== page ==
WHAT ARE THE TOP 5 THINGS EVERY CAREGIVER SHOULD KNOW?
Alzheimer’s caregivers tend to “vent” and “complain” about things that are common to dementia patients. I know this because I did it myself.
Repeating themselves, forgetting to take a shower or go to the bathroom, refusing to cooperate, these are all common problems that come with the territory.
The list of problems is never ending as the disease stages.
Amazingly, the solutions to these problems are usually very simple.
You have to accept that the disease causes changes in the brain that results in changes in behaviors.
Second, continue living life.
I will freely admit that I finally realized that Dotty and I were living in a cave after about 18 months. Or that is what it seemed like.
So I made a decision, we would start living our life the way we always had.
I tried to remember what Dotty did before Alzheimer’s, and what she liked to do. I started to build a daily routine around what I knew.
We started as soon as she woke up in the morning, and we were still going when she went to bed.
Third, the importance of discussion and social interaction is imperative.
I discussed the newspaper with Dotty as soon as she would wake up in the morning. I encouraged her to read the paper to me. I put the crossword puzzle in front of her (she had been doing them all of her life).
Over time we added exercise, bright light, music, trips to the ice cream store and all of the other daily activities that Dotty enjoyed. Yes, over time we had to “dumb” these down a bit, but it was not hard to do.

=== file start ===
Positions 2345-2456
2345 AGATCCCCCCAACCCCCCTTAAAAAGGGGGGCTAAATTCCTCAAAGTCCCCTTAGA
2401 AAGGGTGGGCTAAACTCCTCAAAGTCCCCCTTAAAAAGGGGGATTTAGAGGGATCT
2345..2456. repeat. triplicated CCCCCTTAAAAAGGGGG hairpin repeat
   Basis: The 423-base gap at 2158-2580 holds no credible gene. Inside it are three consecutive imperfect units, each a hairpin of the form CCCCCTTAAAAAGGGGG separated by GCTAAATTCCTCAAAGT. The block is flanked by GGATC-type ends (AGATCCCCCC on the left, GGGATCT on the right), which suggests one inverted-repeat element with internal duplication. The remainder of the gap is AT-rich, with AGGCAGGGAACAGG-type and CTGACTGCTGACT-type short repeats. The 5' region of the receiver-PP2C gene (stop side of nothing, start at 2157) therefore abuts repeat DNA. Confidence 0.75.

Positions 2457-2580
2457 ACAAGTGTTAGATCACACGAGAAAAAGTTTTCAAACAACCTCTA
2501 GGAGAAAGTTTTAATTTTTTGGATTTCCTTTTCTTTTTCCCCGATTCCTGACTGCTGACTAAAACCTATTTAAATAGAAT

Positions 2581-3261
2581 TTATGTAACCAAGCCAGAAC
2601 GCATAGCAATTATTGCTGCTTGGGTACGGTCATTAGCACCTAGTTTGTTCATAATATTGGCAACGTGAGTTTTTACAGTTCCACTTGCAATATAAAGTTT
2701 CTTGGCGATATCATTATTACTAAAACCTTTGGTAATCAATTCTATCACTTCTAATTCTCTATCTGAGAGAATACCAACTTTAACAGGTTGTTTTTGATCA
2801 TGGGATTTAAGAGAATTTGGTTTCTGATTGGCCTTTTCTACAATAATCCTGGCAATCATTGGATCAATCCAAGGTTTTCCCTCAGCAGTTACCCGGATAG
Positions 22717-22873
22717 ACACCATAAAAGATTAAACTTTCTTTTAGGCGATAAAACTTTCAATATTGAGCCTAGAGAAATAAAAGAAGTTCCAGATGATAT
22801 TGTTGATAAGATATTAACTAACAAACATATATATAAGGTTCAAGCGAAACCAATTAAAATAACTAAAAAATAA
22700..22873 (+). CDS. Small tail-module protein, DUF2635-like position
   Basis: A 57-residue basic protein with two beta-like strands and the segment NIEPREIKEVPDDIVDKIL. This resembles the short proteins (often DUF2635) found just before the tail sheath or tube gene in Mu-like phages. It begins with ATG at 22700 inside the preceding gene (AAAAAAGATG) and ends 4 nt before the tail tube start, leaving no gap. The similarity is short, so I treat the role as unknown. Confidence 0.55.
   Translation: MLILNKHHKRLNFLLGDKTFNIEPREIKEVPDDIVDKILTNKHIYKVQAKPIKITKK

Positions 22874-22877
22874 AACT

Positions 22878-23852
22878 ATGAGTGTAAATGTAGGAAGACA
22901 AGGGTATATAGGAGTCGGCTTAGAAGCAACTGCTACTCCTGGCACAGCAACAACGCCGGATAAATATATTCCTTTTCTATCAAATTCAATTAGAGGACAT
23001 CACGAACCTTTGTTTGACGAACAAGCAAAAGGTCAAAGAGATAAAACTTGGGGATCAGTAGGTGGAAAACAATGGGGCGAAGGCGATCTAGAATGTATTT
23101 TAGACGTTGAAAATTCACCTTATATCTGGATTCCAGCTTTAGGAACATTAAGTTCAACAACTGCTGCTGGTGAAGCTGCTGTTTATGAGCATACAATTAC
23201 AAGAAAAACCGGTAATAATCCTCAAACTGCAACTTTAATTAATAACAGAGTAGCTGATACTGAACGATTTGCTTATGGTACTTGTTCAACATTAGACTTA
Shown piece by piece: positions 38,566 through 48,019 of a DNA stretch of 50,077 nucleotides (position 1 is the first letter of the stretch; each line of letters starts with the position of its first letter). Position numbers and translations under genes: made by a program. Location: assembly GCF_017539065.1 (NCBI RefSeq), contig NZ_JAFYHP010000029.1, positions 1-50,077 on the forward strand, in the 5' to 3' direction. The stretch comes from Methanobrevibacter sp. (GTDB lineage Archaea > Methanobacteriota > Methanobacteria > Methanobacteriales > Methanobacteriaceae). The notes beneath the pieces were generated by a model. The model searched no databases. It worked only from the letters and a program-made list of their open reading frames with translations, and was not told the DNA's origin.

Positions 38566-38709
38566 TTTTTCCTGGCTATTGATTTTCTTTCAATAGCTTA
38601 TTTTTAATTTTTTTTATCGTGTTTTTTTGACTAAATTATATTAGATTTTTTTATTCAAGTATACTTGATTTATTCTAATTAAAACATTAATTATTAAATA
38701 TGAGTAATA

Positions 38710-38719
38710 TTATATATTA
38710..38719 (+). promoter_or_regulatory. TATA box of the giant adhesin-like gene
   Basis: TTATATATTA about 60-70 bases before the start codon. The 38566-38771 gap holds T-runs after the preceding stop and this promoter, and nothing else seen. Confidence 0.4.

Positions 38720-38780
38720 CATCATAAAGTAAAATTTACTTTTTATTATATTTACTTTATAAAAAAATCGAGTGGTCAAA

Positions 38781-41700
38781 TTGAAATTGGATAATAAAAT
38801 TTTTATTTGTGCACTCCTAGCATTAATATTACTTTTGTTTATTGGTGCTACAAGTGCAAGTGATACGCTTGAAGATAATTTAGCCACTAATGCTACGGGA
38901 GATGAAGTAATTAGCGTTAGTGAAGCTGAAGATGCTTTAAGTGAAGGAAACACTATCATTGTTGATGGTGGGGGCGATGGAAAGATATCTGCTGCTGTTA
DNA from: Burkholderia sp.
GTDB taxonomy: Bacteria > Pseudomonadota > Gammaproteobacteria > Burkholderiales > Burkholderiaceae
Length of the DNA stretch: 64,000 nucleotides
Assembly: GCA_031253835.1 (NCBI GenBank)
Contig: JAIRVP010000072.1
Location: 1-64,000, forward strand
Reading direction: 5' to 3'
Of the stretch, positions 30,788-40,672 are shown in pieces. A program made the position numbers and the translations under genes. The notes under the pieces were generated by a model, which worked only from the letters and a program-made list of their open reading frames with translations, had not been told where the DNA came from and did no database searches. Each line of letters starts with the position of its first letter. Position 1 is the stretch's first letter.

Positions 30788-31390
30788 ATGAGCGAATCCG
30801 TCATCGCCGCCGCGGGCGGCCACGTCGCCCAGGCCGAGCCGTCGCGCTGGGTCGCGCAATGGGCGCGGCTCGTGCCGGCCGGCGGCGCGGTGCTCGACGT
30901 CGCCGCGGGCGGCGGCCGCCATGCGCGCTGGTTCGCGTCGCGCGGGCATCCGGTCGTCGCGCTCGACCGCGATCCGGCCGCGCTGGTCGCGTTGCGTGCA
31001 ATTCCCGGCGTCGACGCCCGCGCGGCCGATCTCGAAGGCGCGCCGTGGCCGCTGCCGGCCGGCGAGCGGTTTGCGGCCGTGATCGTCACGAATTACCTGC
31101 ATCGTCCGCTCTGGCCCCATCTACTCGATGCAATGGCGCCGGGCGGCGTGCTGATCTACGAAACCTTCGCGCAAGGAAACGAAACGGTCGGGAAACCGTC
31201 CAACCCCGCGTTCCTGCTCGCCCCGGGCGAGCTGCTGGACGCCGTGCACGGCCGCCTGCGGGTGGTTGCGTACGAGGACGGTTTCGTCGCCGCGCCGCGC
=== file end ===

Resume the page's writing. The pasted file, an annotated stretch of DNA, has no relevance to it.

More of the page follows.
Four, just let them do.
There is a tendency to start doing everything for the person living with dementia. THIS IS A MAJOR MISTAKE. I know this because I did it. It made my mother dull and uncooperative. She seemed to be falling into a dark hole.
Once we started living our life something happened that I could never have imagined. Dotty was “more there”. The more she did, the better she looked and the more cooperative she became.
I learned over and over that Dotty was more capable than anyone could imagine; and that, included me.
I realize that we the caregivers are restrained by our “own brains”. We are the problem.
My mother never stopped amazing me. She just keep doing more than I could imagine over and over and over.
Five, they love you more.
One of the most grueling parts of caring for a person living with dementia is that they sometimes quit saying “I love you”. They rarely thank you for all you are doing, this hurts.
On the other hand, they can’ t stand to be without you. They follow you around. When they can’ t see you they will call out your name.
If you go away even for a little while, they get upset.
If you are will to open your mind, and open your heart you will only be able to come to one simple conclusion–
THEY LOVE YOU MORE
Alzheimer’s Reading Room
IF YOU ARE A CAREGIVER, PATIENT, FAMILY MEMBER OR JUST HAPPEN TO KNOW SOMEONE SUFFERING FROM ALZHEIMER’S OR DEMENTIA YOU CAN LEARN SO MUCH BY VISITING ARR. STOP BY AND CHECK IT OUT!
I want to say thank you to Bob DeMarco for his continued support and education of Alzheimer’s Disease and caregiving. I also want to thank him for always answering my questions no matter how dumb they might be, listening when I needed someone to hear me most and for publishing the first articles I ever wrote on the ARR. Here is a link to those stories that I have had published on ARR: Memories-Her Mother Remembered 1957, But Not Right Now and also 10 Attributes of an Effective Caregiver.
Appreciate the good, laugh at the crazy, and deal with the rest.
I love you momma!